Karl Terry: PNT Managing Editor
After a month in Cyberspace, students are giving online classes an A-plus at Portales High School.
The program, which is allowing close to 80 PHS students to take their core classes online for the first time this school year, is getting rave reviews from both students and teachers.
“It’s better than a normal class because you get all the information you need without sitting through an hour or hour-and-a-half lecture,” said PHS freshman Jeffrey Forrest. “You can work at your own pace.”
The students are able to check out a laptop computer to use while in the online center at the high school. From the computer they can log into lessons prepared in advance by four teachers in a variety of core courses. All four teachers are available during the school day at the center.
The teachers prepare their lessons by making a video using Tegrity software. Then with the use of WebCT software the learning process is brought together. The students have an online text book and teachers can add graphics, photos or links related to the subject in the Tegrity presentation.
Students are able to then participate in online discussions after a lesson is completed and can e-mail teachers with questions or grab their laptop and talk directly with the teacher.
While the flexibility to work from home or wherever they have an Internet connection is there for students, they still have to report to a classroom. However, after all their teachers have critiqued a student’s progress and all are in agreement the pupil can select a day of the week off and receives more freedom to work on his or her own.
Asked about how the online interaction is going from a teacher’s perspective, PHS instructors strike a positive note.
“It’s a culture change,” said Darnell Lewis, who teaches history and government classes online. “I’ve yet to get an e-mail or monitor a discussion that was unprofessional in any way. I’m very proud of our kids in this group.”
“It’s a new concept of high schools,” said online math teacher Julie Fraze. “We’re starting a new way.”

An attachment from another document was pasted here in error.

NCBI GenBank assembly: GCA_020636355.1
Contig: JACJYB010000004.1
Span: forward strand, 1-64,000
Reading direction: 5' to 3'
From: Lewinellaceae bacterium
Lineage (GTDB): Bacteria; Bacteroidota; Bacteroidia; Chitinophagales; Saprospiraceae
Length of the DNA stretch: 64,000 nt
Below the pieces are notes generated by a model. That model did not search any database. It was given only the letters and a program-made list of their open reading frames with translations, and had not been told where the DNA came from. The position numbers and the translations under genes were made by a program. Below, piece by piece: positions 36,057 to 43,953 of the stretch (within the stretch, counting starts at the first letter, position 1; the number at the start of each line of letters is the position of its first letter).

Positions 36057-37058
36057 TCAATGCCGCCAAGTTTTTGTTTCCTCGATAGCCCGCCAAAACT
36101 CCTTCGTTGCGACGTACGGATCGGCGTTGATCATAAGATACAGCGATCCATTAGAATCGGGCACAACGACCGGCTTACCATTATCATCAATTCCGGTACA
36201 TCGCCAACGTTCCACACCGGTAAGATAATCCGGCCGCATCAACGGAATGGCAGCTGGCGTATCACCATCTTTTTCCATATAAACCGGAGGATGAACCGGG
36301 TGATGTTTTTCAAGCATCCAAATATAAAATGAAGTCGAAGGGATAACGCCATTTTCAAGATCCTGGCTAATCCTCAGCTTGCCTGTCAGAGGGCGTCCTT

“I really like it,” said PHS senior Kasi Cranford. “I can pause my teachers if I need to go back and get more information.”
Tamara Coddington, also a senior concurs, saying, “It’s a lot easier than being in a classroom as far as the presentations and the work itself. I can concentrate better.”
“I take all my classes online,” said freshman Austin Inge.
Because he travels a lot with his family, Inge likes the flexibility that it gives him to work when he’s able to and even work ahead if he knows he’s going to be gone. Lewis pointed out that she already has classes through Oct. 14 posted to allow students to work at their own pace.
“A teacher can record herself and teach many kids,” said junior Alex Delaney “It’s easier because you can go at your own pace and it’s more one-on-one.”
Other advantages to the program noted by the students is the fact that there is no horsing around in class. “Nobody is talking because you’re doing your work,” said Inge.
Teachers monitor e-mails and discussions evenings and weekends so students can get help with problems even when they’re working outside of the classroom. They can also log on any time of the day or night and teachers say they’ve even seen some postings stamped with a time in the wee hours of the morning.
“If I can’t sleep I just watch Tegrity sessions,” quips Inge.
The students also feel that becoming savvy to the technology in high school will put them in a better position for the challenges of a changing landscape in college and the workplace.
Online courses are in wide use in colleges, with Eastern New Mexico University even using the same software as PHS, but the idea is only just catching on in high schools.
Darnell says the program is showing a huge potential for remediation and for non-traditional students. She cited the instance of a pregnant student who has taken full advantage of online courses, to not only stay up with the course work, but get ahead in preparation for her baby’s arrival.
“The kids don’t think the work is harder,” said Darnell. “But they’re writing more than ever.”
She says that’s just because of the written nature of the culture online. The students also get what she calls “Nettiquette” — a training that keeps the language from slipping into the slang of the Internet.
She says that teachers are also exploring the concept of dual assignments in the future, where for instance she would assign a history theme paper which she would grade on content and the English teacher would mark for grammar and writing technique. In that manner, a student receives two grades for one paper.
“Hey, they’re getting it done,” said Darnell of online students. “If it works they should have the opportunity to do it.”